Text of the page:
Cold weather means cold rivers and lakes. If you have plans to be near or on one of the state’s many bodies of water, please be careful and stay alert.

When someone is suddenly immersed in cold water, they are at risk for cold shock and hypothermia. Cold shock occurs when the body is suddenly immersed in cold water. Once the trunk of the body goes under, the blood vessels constrict to conserve core body heat. This will quickly limit the use of a person’s arms and legs. Likewise, these conditions may cause a sudden increase in heart rate and blood pressure—in some cases resulting in cardiac arrest. Cold shock can cause involuntary gasping reflex. When the body hits the water, cold shock can cause the person to gasp for air, but inhale water and result in drowning.

The body loses heat 25 times faster in water than in the air. Lifejacket use becomes even more important in cold water because hypothermia can quickly rob the body of the ability to perform the most basic tasks and drowning is always a concern. If you take an unexpected plunge into cold water, it is vital to get out of the water and into dry clothes as soon as possible. If dry clothes are not an option leave the wet ones on. Even wet clothes will offer some insulation and trap body heat. A warm drink can be given to someone suffering from hypothermia if they are conscious. Caffeine and alcohol should be avoided. Drinks with sugars for quick energy are preferable. Hypothermia can be deadly even if you are wearing a PFD, so it is important to never go boating alone in the winter. If no one knows you are in trouble, no one can help.

Many cold weather anglers use lakes or ponds for winter recreational activities. Youngsters are often attracted to ice covered private ponds for skating and playing. Theoretically, the only “safe” ice is at a skating rink. The ice forming on lakes, rivers, and ponds place a person at much greater risk due to natural variables. It’s impossible to judge the strength of ice by its appearance or daily temperature. Missouri weather moves from single digit temperatures to the upper 40s within short time periods, which will greatly affect the construction of ice.

Adults should educate children about the dangers of playing on ice and always supervise them when they play on or near ice. Make sure they understand the dangers of being on the ice and insist that they wear a lifejacket/PFD. Never let them play on ponds or lakes unattended.

Many ice victims start out as would-be rescuers. To prevent this from happening, do not go onto the ice to rescue another person or retrieve a pet. To aid someone who has fallen through the ice the first step should be calling for emergency services. A local fire department should have the quickest response time, the proper equipment, and have trained to handle ice emergencies. Rather than going onto the ice to attempt rescuing someone, you should extend a ladder, pole, or rope to a victim along with something that will float.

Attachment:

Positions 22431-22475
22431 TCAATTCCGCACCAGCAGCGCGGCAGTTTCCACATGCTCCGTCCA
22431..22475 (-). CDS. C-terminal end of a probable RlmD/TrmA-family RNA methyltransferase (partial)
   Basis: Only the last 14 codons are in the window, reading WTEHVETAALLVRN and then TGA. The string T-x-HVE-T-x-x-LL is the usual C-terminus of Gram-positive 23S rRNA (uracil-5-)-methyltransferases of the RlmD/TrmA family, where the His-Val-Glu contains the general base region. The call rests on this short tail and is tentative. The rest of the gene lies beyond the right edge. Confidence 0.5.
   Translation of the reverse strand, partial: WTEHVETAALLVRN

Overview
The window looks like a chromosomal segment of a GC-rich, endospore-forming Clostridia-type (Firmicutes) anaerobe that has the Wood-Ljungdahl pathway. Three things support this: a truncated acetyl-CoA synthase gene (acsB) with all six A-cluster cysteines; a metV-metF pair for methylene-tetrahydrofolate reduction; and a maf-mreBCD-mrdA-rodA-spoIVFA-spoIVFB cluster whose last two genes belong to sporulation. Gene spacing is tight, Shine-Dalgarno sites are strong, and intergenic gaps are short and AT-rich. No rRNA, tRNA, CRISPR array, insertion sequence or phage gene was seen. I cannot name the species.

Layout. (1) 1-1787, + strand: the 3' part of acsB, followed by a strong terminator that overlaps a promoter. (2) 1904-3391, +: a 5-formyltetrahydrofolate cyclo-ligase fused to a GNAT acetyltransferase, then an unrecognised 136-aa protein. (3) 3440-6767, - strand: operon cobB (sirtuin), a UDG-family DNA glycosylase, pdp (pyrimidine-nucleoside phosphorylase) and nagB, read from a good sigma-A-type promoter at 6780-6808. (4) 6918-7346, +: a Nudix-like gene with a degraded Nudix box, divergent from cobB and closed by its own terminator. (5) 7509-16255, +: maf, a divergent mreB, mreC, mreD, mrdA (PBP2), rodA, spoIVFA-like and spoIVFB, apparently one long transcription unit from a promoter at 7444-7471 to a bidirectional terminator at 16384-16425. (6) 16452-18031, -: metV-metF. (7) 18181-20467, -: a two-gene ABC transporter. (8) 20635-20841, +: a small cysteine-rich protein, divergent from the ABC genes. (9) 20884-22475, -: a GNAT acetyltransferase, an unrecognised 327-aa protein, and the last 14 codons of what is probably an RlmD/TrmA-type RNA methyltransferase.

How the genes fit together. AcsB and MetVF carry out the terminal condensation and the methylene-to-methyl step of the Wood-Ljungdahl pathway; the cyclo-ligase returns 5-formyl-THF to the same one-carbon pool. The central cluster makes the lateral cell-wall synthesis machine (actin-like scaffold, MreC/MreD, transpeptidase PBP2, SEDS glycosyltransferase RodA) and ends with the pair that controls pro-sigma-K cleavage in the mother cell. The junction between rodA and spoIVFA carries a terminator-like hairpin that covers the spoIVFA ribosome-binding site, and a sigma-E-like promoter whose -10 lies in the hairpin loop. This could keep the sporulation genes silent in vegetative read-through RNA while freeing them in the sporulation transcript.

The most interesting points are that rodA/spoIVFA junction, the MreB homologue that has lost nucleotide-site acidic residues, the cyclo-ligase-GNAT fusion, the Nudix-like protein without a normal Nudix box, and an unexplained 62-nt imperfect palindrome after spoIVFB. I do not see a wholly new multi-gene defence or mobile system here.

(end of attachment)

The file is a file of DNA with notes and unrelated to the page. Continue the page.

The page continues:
If you find yourself in the position of needing to be rescued, there are techniques that should be followed for self-rescue. Try not to panic. Face the direction you came from and spread your arms out on the unbroken ice. Kick your feet and try to pull yourself onto the ice. Once out of the water, do not attempt to stand. Lying on the ice keeps your weight distributed. Roll away from the hole then crawl across the ice back to solid land.

Adults should never mix alcohol and winter ice recreational activities. Alcohol impairs your judgment and speeds up the development of hypothermia.

Another winter water safety concern is related to docks. Ice and heavy snow combinations have caused major damage to boat docks in the past. The extra weight of snow and ice can cause such structures to collapse. The Missouri State Highway Patrol would like to caution dock owners about attempting to remove snow and ice from their docks during inclement weather. It is easy to end up in the water accidentally. Due to the extreme cold water, hypothermia can set in quickly and render a person helpless in the water.

If dock owners insist on being on docks during icy conditions, life jackets should always be worn. Use the buddy system to make sure that someone is there to assist you if you end up in the water. Remember that damaged electric wires around docks should be treated as if they are live. Any boats operating in areas where major dock damage has occurred are encouraged to operate at no wake idle speed, to prevent further damage to docks already under the added stress off heavy snow and ice.

Troopers encourage everyone to remain vigilant around water. If you are on or near the water and an emergency occurs, call *55 on your cellular phone to reach the nearest troop headquarters. Marine enforcement troopers and emergency response services will respond.

Watercraft operators must consider the effect their actions have on others: Share the waterway and use common sense, good judgment, and courtesy to ensure the safety of all. Life jackets save lives. Wear It!!